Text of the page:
7 ACKNOWLEDGEMENTS 5 Acknowledgements The report is an output of Working Group n 1 on Stakeholder Engagement of the Water Governance Initiative of the OECD s Regional Development Policy Committee. It was produced by the Regional Development Policy Division headed by Joaquim Oliveira-Martins, within the Public Governance and Territorial Development Directorate led by Rolf Alter. The year-long project was spearheaded and managed by Aziza Akhmouch, Head of the OECD Water Governance Programme. The resulting report is a joint undertaking of the water team composed of Delphine Clavreul (main drafter), Oriana Romano (statistical analysis) and Shahnaaz Parker (stakeholder profiles), under the supervision of Aziza Akhmouch. The Secretariat is equally thankful to the members of the project s Task Force for their availability and involvement throughout the project: Joannie Leclerc (Suez Environnement); Alexandre Brailowsky, (GDF Suez); Joppe Cramwinckel and Julie Oesterlé (World Business Council for Sustainable Development). The findings of this report stem from an OECD survey carried out across 215 stakeholders (see Annex F for a list of respondents) and 69 case studies, submitted on a voluntary basis (Annex E), which will be made available online. Two webinars were organised in 2014 (17 January and 2 July) to discuss the results and to collect feedback and comments on previous drafts; a side event was also held at the 3rd Istanbul International Water Forum on 27 May 2014 to present findings and to carry out broader consultation. The report builds on an issues paper produced by the OECD Secretariat, which was based on the results of the survey and submitted for written procedure to Working Group members. A first draft of the report was circulated and discussed at a multi-stakeholder workshop in Paris (France) and during a session of the IWA World Water Congress in Lisbon (Portugal), both in September The draft report was peer reviewed at the 4th meeting of the OECD Water Governance Initiative. The Secretariat is thankful to the participants in the Survey, the delegates of the Regional Development Policy Committee and members of the Water Governance Initiative for their written comments on the draft report, in particular: Alexandre Brailowsky (GDF Suez); Stijn Brouwer (KWR Watercycle Research Institute); Emilio Custodio (Real Academia de Ciencias); Andriy Demydenko (GWP-Ukraine); Aurélien Dumont (Botin Foundation); Andrew Fenemor (Landcare Research, New Zealand); Milo Fiasconaro (Aqua Publica Europea); Catarina Fonseca (IRC); Rosalie Franssen, Stephanie Janssen and Chris Seijger (Deltares); Rui Godinho (Portuguese Association of Water and Wastewater Services); Sara Hernandez (Sara Hernandez Consulting); Heide Jekel (Federal Ministry for the Environment, Nature Conservation, Building and Nuclear Safety, Germany); Johannes Kannicht (KfW); Tadashige Kawasaki (Japan Water Agency); Greg Koch (Coca-Cola Company); Joannie Leclerc (Suez Environnement); Sandrine Legrand (consultant); Olimar Maisonet-Guzmán (SustainUS); Sharon Megdal and Kelly Mott Lacroix (University of Arizona); Christopher Napoli (King Abdullah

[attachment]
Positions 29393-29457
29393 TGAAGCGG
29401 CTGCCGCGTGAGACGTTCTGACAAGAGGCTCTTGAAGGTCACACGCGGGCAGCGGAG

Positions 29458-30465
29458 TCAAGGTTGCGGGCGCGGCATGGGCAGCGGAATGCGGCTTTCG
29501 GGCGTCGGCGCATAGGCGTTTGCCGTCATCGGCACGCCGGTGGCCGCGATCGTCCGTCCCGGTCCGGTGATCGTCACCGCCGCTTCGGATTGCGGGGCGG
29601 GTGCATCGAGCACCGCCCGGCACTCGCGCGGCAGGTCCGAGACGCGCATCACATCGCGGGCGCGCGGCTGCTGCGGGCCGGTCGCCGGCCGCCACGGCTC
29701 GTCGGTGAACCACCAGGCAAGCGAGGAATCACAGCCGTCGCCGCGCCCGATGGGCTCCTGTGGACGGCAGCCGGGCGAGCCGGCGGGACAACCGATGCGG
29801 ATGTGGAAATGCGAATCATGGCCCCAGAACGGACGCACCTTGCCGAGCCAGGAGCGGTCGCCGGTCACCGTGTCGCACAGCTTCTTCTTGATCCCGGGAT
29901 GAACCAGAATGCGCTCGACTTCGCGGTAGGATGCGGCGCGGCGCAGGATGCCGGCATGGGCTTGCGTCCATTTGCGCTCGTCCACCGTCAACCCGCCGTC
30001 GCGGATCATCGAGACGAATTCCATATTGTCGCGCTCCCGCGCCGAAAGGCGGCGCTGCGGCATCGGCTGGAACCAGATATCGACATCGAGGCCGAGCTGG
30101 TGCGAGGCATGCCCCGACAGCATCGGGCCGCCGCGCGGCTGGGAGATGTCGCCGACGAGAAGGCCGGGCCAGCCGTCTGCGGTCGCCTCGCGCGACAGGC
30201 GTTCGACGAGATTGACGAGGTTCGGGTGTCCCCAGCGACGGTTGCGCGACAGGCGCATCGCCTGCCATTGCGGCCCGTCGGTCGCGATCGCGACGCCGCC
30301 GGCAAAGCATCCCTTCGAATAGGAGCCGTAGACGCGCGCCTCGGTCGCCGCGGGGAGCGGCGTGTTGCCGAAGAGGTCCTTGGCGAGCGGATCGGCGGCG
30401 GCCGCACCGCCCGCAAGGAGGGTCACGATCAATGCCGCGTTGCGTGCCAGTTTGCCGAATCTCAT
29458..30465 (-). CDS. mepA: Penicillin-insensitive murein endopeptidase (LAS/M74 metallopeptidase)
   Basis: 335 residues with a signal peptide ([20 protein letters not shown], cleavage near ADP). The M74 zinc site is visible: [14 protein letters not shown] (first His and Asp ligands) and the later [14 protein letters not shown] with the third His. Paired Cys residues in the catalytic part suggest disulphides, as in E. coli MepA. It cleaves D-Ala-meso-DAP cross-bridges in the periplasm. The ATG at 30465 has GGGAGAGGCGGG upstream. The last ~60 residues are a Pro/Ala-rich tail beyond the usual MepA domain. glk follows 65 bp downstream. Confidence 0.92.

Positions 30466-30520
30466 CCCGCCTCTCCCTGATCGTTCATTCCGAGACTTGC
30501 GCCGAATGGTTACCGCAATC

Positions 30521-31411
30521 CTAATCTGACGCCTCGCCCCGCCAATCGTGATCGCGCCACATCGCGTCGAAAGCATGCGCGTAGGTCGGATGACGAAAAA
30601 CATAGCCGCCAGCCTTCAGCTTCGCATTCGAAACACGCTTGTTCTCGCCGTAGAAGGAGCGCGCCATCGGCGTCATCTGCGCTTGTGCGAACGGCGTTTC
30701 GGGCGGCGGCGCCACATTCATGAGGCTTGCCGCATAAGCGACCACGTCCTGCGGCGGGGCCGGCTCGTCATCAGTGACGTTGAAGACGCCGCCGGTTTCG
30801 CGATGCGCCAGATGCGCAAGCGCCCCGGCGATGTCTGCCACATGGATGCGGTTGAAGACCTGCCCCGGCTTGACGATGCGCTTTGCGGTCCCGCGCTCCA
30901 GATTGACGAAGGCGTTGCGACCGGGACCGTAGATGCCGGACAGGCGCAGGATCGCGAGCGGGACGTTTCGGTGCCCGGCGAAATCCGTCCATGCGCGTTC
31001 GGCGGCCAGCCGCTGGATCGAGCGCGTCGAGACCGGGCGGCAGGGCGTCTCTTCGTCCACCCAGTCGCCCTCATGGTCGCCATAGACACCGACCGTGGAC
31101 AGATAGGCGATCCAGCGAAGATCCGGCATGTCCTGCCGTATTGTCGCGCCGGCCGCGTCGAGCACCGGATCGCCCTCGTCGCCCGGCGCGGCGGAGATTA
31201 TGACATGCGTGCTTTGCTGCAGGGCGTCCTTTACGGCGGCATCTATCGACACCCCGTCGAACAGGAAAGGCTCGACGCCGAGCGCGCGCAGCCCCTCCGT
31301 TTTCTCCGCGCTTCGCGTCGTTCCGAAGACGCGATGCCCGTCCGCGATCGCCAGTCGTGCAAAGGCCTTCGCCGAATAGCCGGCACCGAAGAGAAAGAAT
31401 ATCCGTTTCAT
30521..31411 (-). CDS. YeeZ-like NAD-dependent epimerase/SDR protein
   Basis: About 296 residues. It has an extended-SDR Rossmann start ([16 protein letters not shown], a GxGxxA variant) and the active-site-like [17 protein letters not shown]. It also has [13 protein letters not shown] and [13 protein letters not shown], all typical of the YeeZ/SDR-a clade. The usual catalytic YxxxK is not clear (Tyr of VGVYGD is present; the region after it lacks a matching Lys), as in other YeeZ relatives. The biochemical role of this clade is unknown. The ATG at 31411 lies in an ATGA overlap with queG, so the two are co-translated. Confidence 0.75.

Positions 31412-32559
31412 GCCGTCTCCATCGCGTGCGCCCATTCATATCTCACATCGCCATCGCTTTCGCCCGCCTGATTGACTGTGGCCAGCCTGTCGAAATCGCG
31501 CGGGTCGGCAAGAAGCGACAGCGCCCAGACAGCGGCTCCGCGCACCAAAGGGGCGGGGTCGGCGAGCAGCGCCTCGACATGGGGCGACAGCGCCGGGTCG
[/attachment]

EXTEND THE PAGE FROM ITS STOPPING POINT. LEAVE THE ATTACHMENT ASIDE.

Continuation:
8 6 ACKNOWLEDGEMENTS Petroleum Studies and Research Centre); Nic Newman (Canterbury Regional Council); Donal O Leary (Transparency International); Johan Remijn (Regional Water Authority of Rijnland); Thomas Tödtling (Academic Forum for Foreign Affairs); Cecilia Tortajada (Third World Centre for Water Management); Rob Uijterlinde (Association of Dutch Regional Water Authorities); Arwin van Buuren (Erasmus Universiteit Rotterdam); Liette Vasseur (Brock University); Antoine Verville (Association of River Basin Organisations of Quebec); Uta Wehn de Montalvo (UNESCO Institute for Water Education); and Lesha Witmer (Butterfly Effect). Special thanks are also conveyed to Guillaume Gruère of the OECD Secretariat, for his comments on the report. The report was edited by Hilary Delage. Jennifer Allain, Gemma Nellies and Ulrike Chaplar prepared the manuscript for publication.
9 TABLE OF CONTENTS 7 Table of contents Acronyms and abbreviations Executive summary Assessment and recommendations Chapter 1 Stakeholder engagement and the water agenda Introduction Stakeholder engagement gaining prominence in the water agenda Key definitions and insights from the literature Analytical framework Conclusion Notes Bibliography Chapter 2 Drivers of stakeholder engagement in the water sector Introduction A gloomy picture, calling for a new governance climate Structural drivers Conjunctural drivers Conclusion Note Bibliography Chapter 3 Mapping water-related stakeholders at all levels Introduction Identifying who does what What matters for whom: Different motivations for different stakeholders The importance of connectivity Getting the scale right Conclusion Notes Bibliography Chapter 4 Obstacles to engaging stakeholders in the water sector Introduction Highlights from the survey Obstacles to the integration of stakeholder engagement in water policies and practices Obstacles hindering the effective implementation of engagement processes Conclusion Bibliography Chapter 5 Stakeholder engagement mechanisms in the water sector Introduction A tentative taxonomy Zooming in on the increasing importance of information and communication technology tools